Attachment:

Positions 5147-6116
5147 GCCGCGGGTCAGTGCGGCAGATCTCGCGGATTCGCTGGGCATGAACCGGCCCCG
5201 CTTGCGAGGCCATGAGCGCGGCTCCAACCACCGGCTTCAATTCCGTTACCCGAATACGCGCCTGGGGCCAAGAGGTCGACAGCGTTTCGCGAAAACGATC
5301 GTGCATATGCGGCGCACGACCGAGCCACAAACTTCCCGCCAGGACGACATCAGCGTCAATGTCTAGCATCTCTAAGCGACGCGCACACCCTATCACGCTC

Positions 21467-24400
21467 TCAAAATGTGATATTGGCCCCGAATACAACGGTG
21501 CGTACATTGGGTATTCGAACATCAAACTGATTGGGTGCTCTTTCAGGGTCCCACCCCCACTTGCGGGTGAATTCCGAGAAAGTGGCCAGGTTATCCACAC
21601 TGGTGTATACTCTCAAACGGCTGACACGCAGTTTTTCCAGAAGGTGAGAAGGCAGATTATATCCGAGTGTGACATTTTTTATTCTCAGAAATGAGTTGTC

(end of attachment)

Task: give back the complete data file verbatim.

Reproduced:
Positions 5147-6116
5147 GCCGCGGGTCAGTGCGGCAGATCTCGCGGATTCGCTGGGCATGAACCGGCCCCG
5201 CTTGCGAGGCCATGAGCGCGGCTCCAACCACCGGCTTCAATTCCGTTACCCGAATACGCGCCTGGGGCCAAGAGGTCGACAGCGTTTCGCGAAAACGATC
5301 GTGCATATGCGGCGCACGACCGAGCCACAAACTTCCCGCCAGGACGACATCAGCGTCAATGTCTAGCATCTCTAAGCGACGCGCACACCCTATCACGCTC

Positions 21467-24400
21467 TCAAAATGTGATATTGGCCCCGAATACAACGGTG
21501 CGTACATTGGGTATTCGAACATCAAACTGATTGGGTGCTCTTTCAGGGTCCCACCCCCACTTGCGGGTGAATTCCGAGAAAGTGGCCAGGTTATCCACAC
21601 TGGTGTATACTCTCAAACGGCTGACACGCAGTTTTTCCAGAAGGTGAGAAGGCAGATTATATCCGAGTGTGACATTTTTTATTCTCAGAAATGAGTTGTC